There are some buildings in Mysłowice which prove the medieval origin of the town. Farna Church, located near the market square, is the oldest and probably the only brick church in Mysłowice. Saint Cross Church is another brick building, maintained in baroque and classicistic style; according to Catholic tradition, it is the oldest place of religious worship in the town. There is also a Jewish cemetery in the town. The origins of the place trace back to the 18th century, when Jews decided to buy a tract in order to create their own graveyard.
The Off Festival is an annual music festival started in 2006 by musician Artur Rojek (however, in 2010 it was moved to Katowice). Bands from Mysłowice include Myslovitz formed 1992 (named after their hometown), as well as Lenny Valentino (1998–2001).
- August Hlond (1881–1948), cardinal, Archbishop of Poznań and Gniezno, Primate of Poland
- Georg Koßmala (1896–1945), Wehrmacht general
- Albert Norden (1904–1982), East German politician
- Jerzy Chromik (1931–1987), long-distance runner
- Ireneusz Pacula (born 1966), former ice hockey player and coach
- Mariusz Puzio (born 1966), former ice hockey player
- Jolanta Fraszyńska (born 1968), film and theatre actress
- Artur Rojek (born 1972), musician, former guitarist and lead singer of the Polish alternative rock group Myslovitz
- Piotr Bajtlik (born 1982), actor
Twin towns – sister cities
Former twin towns:
- Sokolinaya Gora (Moscow), Russia
- Demographic Yearbook of Poland
- European Spatial Planning Observation Network (ESPON) "Project 1.4.3". Archived from the original on 2009-07-28. Retrieved 2009-03-28.
- L.Musioł (1956). Parafia mysłowicka. Uzupełnienie i sprostowanie do pracy ks. Kudery: Historia parafii mysłowickiej.
- "Strzały w Mysłowicach doprowadziły do wybuchu I powstania śląskiego". PolskieRadio24.pl (in Polish). Retrieved 9 May 2021.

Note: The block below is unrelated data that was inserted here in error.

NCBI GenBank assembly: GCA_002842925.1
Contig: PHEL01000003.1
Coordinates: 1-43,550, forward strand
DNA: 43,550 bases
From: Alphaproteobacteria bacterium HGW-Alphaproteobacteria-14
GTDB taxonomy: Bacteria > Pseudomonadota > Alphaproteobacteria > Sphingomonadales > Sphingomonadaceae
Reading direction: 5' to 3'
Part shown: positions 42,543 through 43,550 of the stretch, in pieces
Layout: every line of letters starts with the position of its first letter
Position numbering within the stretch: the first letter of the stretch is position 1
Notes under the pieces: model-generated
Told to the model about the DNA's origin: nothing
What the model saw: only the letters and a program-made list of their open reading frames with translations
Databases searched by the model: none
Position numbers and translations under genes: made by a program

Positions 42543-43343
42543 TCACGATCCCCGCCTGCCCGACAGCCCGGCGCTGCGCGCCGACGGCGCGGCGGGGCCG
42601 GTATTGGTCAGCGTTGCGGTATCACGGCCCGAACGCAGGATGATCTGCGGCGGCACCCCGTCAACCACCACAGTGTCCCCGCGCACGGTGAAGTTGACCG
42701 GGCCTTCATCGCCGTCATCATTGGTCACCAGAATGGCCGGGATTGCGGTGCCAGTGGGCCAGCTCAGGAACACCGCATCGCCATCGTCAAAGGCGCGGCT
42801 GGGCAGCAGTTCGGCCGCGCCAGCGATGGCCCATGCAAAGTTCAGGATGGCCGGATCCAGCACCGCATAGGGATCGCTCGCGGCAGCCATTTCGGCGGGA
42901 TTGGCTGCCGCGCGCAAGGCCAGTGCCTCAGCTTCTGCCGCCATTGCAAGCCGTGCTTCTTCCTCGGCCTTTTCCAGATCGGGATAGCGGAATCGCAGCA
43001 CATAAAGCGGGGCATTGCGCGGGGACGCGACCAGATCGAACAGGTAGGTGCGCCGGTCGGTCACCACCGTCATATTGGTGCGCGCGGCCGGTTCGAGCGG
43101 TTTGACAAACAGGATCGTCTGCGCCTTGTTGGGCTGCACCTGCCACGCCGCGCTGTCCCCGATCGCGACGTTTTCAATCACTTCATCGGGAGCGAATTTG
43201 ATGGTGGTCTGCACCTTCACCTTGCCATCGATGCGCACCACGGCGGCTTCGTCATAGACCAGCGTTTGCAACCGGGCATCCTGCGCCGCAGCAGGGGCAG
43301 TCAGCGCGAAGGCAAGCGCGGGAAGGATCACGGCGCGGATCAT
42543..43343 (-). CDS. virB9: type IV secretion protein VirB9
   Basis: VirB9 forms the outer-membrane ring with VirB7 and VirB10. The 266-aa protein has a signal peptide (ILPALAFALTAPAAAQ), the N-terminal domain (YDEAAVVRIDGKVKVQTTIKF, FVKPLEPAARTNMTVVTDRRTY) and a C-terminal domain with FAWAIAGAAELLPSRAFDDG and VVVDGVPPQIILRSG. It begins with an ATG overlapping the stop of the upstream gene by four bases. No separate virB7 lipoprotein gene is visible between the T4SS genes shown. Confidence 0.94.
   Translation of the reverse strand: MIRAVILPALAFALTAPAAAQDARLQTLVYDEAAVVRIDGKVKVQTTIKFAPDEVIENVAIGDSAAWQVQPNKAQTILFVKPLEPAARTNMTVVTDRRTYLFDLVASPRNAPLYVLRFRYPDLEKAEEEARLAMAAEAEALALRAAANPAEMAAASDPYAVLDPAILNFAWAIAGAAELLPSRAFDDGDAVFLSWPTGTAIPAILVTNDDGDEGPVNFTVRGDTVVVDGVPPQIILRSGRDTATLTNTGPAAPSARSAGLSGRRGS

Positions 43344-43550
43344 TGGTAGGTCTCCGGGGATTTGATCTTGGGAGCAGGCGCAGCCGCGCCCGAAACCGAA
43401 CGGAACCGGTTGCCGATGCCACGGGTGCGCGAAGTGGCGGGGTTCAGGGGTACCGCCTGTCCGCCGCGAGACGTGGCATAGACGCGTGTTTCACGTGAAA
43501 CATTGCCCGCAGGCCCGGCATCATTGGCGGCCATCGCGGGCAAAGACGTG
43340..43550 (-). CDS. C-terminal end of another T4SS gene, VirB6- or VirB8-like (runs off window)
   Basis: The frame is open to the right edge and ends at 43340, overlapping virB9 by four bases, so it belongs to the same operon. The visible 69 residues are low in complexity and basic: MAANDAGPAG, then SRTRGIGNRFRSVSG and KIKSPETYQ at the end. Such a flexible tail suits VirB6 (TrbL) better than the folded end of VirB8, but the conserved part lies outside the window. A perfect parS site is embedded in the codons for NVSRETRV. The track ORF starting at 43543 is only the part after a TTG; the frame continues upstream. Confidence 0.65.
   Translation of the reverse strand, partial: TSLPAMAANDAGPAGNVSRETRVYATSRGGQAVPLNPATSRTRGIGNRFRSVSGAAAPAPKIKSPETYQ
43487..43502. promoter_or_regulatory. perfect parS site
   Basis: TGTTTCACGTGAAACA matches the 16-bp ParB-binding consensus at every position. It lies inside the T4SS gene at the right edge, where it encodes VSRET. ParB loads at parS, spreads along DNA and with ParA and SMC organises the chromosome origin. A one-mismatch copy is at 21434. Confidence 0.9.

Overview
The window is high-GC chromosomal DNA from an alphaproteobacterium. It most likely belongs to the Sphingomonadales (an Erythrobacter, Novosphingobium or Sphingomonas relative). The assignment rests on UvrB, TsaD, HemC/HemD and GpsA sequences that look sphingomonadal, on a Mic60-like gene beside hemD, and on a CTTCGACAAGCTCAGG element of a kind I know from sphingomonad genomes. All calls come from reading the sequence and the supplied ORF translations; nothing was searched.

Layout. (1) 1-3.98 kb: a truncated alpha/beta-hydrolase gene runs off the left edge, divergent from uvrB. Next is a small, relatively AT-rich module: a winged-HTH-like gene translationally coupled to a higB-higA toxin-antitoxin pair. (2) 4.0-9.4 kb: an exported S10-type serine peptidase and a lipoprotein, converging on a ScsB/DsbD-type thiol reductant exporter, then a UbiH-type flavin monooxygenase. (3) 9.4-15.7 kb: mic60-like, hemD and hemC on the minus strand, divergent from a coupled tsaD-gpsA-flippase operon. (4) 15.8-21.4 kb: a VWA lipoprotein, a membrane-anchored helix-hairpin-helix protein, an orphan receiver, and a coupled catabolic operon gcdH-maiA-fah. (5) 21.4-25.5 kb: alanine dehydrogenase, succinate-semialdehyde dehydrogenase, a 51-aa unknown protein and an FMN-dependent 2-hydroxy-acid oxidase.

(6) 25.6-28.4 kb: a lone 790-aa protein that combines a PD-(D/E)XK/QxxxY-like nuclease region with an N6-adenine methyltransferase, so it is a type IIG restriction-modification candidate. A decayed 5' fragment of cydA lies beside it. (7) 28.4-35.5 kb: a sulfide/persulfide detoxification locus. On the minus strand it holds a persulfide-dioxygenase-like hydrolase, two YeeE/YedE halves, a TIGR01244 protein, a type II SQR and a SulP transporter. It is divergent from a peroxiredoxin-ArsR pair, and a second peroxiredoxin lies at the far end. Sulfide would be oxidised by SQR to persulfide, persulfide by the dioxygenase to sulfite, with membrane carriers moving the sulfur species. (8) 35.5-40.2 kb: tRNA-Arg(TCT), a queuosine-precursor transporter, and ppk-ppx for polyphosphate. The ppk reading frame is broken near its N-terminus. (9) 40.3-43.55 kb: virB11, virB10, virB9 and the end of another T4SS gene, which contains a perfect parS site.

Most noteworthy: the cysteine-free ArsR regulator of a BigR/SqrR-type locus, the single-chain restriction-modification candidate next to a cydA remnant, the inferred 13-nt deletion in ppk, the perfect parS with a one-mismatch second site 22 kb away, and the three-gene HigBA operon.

- "Landsmannschaft der Oberschlesier in Karlsruhe". 2016-03-04. Archived from the original on 2016-03-04. Retrieved 2021-07-20.
- "Results of the Upper Silesia plebiscite in Pless/Pszczyna County" (in German). Archived from the original on 2 May 2015. Retrieved 8 August 2021.
- "Schweres NS-Gefängnis Mislowitz". Bundesarchiv.de (in German). Retrieved 9 May 2021.
- Kostkiewicz, Janina (2020). "Niemiecka polityka eksterminacji i germanizacji polskich dzieci w czasie II wojny światowej". In Kostkiewicz, Janina (ed.). Zbrodnia bez kary... Eksterminacja i cierpienie polskich dzieci pod okupacją niemiecką (1939–1945) (in Polish). Kraków: Uniwersytet Jagielloński, Biblioteka Jagiellońska. p. 56.
- "Zwangsarbeitslager für Juden Fürstengrube". Bundesarchiv.de (in German). Retrieved 9 May 2021.
- "Fürstengrube". Memorial and Museum Auschwitz-Birkenau. Retrieved 9 May 2021.
- Rozporządzenie Rady Ministrów z dnia 17 marca 1951 r. w sprawie zniesienia i zmiany granic niektórych powiatów oraz utworzenia i zmiany granic niektórych miast, stanowiących powiaty miejskie w województwie katowickim., Dz. U. z 1951 r. Nr 18, poz. 147
- "Jednostki pomocnicze" (in Polish). BIP Miasta Mysłowice. Retrieved 2015-05-08.
- "Rojek zabiera festiwal z Mysłowic". Tvn24.pl. 2010-02-25. Retrieved 2013-03-26.
- Marcin Goettig (2017-02-20). "Amazon to open its fifth logistics center in Poland". Reuters.
- "Miasta partnerskie". myslowice.pl (in Polish). Mysłowice. Retrieved 2020-03-10.
- "Mysłowice gotowe na przyjęcie rodzin z Ukrainy. Miasto zerwało współpracę z okręgiem Municypalnym Sokola Góra miasta Moskwa" (in Polish). 25 February 2022. Retrieved 13 March 2022.
Media related to Mysłowice at Wikimedia Commons
- http://www.myslowice.pl Official site of Mysłowice
- https://web.archive.org/web/20081016003036/http://m-ce.net/ Site of Mysłowice
- http://www.m-ce.pl The Website of Myslowice (Polish, some content in English)
- Jewish Community in Mysłowice on Virtual Shtetl
- http://www.myslowice.zobacz.slask.pl Myslowice, Silesia (Polish, some content in English)